• Protamine zinc insulin – PZI is a long acting insulin which is used to treat diabetes in middle aged cats. This injection is mostly given after meals, after every 12 hours.
  • Lente insulin – This is a man made insulin, which helps to control high blood glucose levels. As an intermediate acting insulin, lente insulin starts to work after one and a half hours. The peak is usually between 4 to 8 hours and can last up to 24 hours.
  • NPH – This is an intermediate acting insulin that is commonly given to cats with diabetes. NPH is given subcutaneously twice every day.
  • Vetsulin – This is another intermediate acting insulin which is administered subcutaneously to diabetic cats. The recommended dosage is 1 to 2 IUs that should be given twice every day.

In addition to using insulin medication, you may require to monitor your cat’s blood sugar level. This will ensure the right level of blood sugar is maintained in the long term. If you are not sure, it is important you consult with your veterinarian how you can monitor your cat’s blood sugar levels at home.

What is insulin resistance?

Insulin resistance refers to a condition where the body cells become resistant to insulin. Insulin is a natural hormone produced by the pancreas that helps the body cells to absorb glucose from the bloodstream. In case of insulin resistance, the cells cannot absorb glucose from the blood. This leads to a build of blood glucose which increases the risk of developing heart disease and diabetes.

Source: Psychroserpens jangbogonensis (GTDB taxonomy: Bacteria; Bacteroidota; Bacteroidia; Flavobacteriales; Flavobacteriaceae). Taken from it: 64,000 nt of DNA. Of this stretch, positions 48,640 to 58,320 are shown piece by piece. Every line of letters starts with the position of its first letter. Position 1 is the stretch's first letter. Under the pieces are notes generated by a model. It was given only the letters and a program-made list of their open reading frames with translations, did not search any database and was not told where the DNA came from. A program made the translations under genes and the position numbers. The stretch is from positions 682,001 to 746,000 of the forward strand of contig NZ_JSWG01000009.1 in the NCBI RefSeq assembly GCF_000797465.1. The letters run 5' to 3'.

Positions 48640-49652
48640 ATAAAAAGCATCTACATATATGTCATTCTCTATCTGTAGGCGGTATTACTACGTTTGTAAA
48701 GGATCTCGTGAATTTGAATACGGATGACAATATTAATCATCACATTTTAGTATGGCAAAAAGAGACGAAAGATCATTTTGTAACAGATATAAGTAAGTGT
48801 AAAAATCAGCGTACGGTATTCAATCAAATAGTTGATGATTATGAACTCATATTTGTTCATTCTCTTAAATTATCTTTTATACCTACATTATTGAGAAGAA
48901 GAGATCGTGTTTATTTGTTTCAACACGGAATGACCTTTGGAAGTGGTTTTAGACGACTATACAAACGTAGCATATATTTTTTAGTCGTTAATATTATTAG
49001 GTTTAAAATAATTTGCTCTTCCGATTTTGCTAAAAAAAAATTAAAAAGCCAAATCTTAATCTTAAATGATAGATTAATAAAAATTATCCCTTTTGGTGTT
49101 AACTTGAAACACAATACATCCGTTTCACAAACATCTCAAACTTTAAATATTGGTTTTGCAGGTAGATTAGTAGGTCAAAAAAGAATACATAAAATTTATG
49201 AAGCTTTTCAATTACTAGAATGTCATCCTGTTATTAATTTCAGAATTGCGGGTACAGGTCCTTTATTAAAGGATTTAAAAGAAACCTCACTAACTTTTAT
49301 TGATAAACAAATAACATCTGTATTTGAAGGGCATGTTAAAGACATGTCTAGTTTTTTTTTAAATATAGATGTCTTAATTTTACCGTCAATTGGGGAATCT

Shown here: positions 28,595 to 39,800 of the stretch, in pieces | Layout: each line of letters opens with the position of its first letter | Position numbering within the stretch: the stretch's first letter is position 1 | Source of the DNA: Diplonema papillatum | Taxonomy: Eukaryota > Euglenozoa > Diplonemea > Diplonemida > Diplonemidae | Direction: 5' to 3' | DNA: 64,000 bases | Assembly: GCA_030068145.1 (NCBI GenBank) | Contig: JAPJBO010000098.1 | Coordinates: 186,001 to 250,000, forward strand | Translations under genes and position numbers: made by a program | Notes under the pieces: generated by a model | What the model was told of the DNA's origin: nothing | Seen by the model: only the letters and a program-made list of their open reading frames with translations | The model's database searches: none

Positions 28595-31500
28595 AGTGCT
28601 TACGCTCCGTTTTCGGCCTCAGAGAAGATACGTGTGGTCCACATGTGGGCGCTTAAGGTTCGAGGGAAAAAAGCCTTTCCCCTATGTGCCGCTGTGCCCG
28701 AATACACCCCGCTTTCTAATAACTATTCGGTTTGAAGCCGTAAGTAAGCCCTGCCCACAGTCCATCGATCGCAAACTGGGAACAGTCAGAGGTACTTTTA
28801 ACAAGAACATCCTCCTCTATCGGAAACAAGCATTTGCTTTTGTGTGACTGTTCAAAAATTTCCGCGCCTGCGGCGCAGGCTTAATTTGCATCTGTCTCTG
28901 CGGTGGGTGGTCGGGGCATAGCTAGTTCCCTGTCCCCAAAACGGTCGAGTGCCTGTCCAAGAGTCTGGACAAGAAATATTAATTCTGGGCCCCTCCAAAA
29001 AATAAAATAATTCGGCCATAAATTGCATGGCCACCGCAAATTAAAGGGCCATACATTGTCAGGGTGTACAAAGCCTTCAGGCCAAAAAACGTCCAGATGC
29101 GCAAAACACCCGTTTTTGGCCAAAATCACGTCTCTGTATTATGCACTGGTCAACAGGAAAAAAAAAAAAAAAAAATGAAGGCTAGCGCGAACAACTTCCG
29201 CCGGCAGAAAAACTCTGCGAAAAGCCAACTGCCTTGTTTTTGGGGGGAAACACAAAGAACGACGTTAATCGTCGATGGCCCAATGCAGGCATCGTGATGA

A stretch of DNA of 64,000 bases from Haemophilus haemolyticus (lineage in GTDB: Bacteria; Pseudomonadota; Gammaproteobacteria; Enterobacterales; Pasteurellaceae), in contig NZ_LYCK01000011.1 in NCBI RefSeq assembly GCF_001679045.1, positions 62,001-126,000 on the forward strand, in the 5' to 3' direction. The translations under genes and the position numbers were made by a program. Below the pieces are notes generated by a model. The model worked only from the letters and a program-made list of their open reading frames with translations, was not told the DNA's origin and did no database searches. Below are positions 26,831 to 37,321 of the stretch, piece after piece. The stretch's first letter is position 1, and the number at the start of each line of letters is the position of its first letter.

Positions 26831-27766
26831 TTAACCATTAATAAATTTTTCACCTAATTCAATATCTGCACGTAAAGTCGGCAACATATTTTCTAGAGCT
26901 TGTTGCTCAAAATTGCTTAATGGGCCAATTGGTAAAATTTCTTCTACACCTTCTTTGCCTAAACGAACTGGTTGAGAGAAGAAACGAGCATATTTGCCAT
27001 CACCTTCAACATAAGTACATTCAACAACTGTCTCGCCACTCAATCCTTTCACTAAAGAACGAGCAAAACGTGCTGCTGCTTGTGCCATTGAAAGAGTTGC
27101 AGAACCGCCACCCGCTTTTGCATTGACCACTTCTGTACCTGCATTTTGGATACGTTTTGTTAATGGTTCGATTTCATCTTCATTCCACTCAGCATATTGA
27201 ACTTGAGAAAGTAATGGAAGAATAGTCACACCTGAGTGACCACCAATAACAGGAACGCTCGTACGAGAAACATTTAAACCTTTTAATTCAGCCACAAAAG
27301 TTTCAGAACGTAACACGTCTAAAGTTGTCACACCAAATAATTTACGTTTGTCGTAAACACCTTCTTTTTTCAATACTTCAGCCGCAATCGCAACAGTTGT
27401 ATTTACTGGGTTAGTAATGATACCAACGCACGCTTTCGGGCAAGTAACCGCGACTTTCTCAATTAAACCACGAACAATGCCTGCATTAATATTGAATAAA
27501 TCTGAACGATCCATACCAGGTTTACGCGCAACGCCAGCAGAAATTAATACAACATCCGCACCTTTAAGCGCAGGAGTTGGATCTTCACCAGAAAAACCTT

Insulin resistance happens when a cat with diabetes fails to respond to insulin therapy. This may be as a result of medical conditions such as liver disease, gastroenteritis, or pancreatitis. Insulin resistance can be overcome by treating the underlying complication. However, if this doesn’t work, your veterinarian may recommend a higher dose of insulin.

Dosage

Insulin for cats is usually given by injection once or twice every day. The dosage may vary depending on the severity of diabetes, dose, type of insulin injection used among other factors. It is important you give the injection at the same time every day, regardless of the type of insulin you are using. The insulin dosage for your diabetic cat may require to be changed as your cat ages. However, you should not increase or decrease the insulin dosage without consulting with your veterinarian. Your vet may need to adjust the dosage depending on test results, blood sugar profiles and how your cat responds to insulin therapy.

To avoid the risk of hypoglycemia, make sure the cat is fed before giving the insulin injection. It can be scary to give your pet an injection, but with practice, you will get used to it. The needle and injection pen are usually very small, meaning that there will be minimal discomfort to the cat. Also, make sure you use the right injection pen for each specific brand of insulin medication. In case you use the wrong injection pen, the cat can become severely overdosed or underdosed. If this happens, you should contact your veterinarian immediately.


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Disclaimer: Please note that the contents of this community article are strictly for informational purposes and should not be considered as medical advice. This article, and other community articles, are not written or reviewed for medical validity by Canadian Insulin or its staff. All views and opinions expressed by the contributing authors are not endorsed by Canadian Insulin. Always consult a medical professional for medical advice, diagnosis, and treatment.